DOWNLOAD: Are private equity execs willing to travel to get deals done?

Research from proSapient shows most in the industry are willing to get back on the road to due diligence potential acquisitions, even if it means quarantining.

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As the private equity community grapples with how to do business amid coronavirus-related travel restrictions, new research shows most fund managers consider a willingness to travel to be a “competitive advantage”.

In August, research platform proSapient surveyed 100 private equity executives, ranging from analysts to CEOs, at general partners across the globe to find out their willingness to travel and quarantine to due diligence potential acquisitions. proSapient has shared the results exclusively with Private Equity International.

Click through the slideshow above for the full data set

The majority – 53 percent – considered a willingness to travel to be “very important” when it came to providing a competitive advantage, with a further 35 percent considering it “somewhat important”.

More than 80 percent indicated they would be willing to travel to due diligence an asset, and 70 percent are willing to quarantine; of those willing to quarantine, 41 percent would be willing to do so for longer than a week.

Travel restrictions brought in across the globe as governments rushed to stem the spread of the covid-19 pandemic have presented significant challenges to private equity managers when it comes to both fundraising and dealmaking.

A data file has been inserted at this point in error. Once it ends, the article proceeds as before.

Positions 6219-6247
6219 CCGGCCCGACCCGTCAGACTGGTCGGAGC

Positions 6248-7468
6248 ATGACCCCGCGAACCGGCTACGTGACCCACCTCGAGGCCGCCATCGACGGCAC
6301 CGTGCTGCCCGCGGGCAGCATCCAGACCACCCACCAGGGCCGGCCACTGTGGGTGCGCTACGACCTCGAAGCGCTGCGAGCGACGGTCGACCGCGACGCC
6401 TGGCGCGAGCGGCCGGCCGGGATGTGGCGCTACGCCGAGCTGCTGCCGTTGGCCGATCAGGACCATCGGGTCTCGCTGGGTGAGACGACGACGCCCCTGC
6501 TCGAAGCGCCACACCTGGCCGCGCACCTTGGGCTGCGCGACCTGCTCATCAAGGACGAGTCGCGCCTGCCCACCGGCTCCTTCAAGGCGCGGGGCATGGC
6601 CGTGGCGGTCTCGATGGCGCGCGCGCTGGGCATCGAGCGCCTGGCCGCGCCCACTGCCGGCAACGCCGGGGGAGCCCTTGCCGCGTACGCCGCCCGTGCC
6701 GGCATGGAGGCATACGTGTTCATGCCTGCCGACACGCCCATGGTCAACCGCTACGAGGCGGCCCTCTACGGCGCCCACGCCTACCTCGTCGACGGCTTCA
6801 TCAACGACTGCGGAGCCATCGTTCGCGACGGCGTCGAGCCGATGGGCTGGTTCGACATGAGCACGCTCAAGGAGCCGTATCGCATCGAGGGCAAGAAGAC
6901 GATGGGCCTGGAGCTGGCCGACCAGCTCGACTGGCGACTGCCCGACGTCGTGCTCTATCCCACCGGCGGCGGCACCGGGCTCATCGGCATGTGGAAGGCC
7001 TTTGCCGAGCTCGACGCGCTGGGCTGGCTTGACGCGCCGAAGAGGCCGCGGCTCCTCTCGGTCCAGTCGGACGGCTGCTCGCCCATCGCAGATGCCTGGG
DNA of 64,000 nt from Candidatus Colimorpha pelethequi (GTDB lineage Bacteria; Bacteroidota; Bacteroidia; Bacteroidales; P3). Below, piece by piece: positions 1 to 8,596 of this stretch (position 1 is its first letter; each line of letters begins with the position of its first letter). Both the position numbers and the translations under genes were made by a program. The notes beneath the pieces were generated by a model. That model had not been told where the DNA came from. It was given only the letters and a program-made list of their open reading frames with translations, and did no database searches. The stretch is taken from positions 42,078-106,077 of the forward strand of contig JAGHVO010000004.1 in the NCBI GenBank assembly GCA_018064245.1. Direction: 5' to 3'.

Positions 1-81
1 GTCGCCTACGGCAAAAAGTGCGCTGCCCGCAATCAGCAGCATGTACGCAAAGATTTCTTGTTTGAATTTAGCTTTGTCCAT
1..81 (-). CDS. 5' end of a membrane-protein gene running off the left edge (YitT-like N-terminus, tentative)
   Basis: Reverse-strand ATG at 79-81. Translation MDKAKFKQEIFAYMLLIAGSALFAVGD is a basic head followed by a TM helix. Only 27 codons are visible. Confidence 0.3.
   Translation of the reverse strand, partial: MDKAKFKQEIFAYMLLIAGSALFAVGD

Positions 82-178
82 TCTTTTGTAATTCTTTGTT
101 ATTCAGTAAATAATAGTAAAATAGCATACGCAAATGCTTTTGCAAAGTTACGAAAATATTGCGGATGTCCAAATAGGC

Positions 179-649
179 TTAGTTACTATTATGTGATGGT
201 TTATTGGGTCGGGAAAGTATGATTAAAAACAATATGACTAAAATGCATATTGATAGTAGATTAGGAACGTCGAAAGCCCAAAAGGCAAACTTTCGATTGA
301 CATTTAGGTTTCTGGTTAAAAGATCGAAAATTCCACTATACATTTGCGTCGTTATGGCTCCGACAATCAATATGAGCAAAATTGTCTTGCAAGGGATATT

In the US, for example, private equity dealmaking plunged in the second quarter, down by more than a third on the previous three months, according to PitchBook. Deal value in the first half of the year was down almost 20 percent on H1 2019, and deal value for Q2 dropped by over a third compared with Q2 2019.

The inability to travel isn’t the only driver of this – challenges around valuations and worries about the prospect of second-wave outbreaks have certainly taken a toll – but the impracticalities of remote due diligence have certainly slowed the wheels.

“It’s very hard to do due diligence and develop business plans remotely – this will inevitably go back to face-to-face meetings,” Hamilton Lane’s head of investments Brian Gildea told us in April. “GPs need to meet management, walk the plant, see the assets, etc.”

And this is not just a US problem: KKR head of Asia-Pacific Ming Lu told Private Equity International in June that travel restrictions presented a significant challenge.

“Travel restrictions limit our ability to meet management teams and make site visits, which are important parts of our due diligence process,” Lu said. “For most of our recent investments we had already been in discussions with the management team for quite a while – six or nine months – and completed deep diligence work, which gave us comfort.”

Some managers in the industry are employing creative methods to get around this. One manager speaking at the Private Equity International Investor Relations, Marketing & Communications Forum in September recounted using drone footage to survey a potential asset, as well as local deal colleagues taking video footage to share with prospective LPs.

Fifty-four percent of the respondents to proSapient’s survey are senior partner-level or above, with 59 percent based in Europe and 27 percent based in North America. Two-fifths travelled less than once a month for due diligence pre-covid, including 11 percent who did not travel at all for due diligence.

Not everyone is as keen to get back out there.

“Respondents revealed to proSapient a selection of beliefs, including one who indicated an unwillingness to travel in either the fourth quarter of this year or the first quarter of next,” said proSapient founder Margo Polishchuk. “That respondent used to travel between one and two times a month to conduct transaction due diligence.”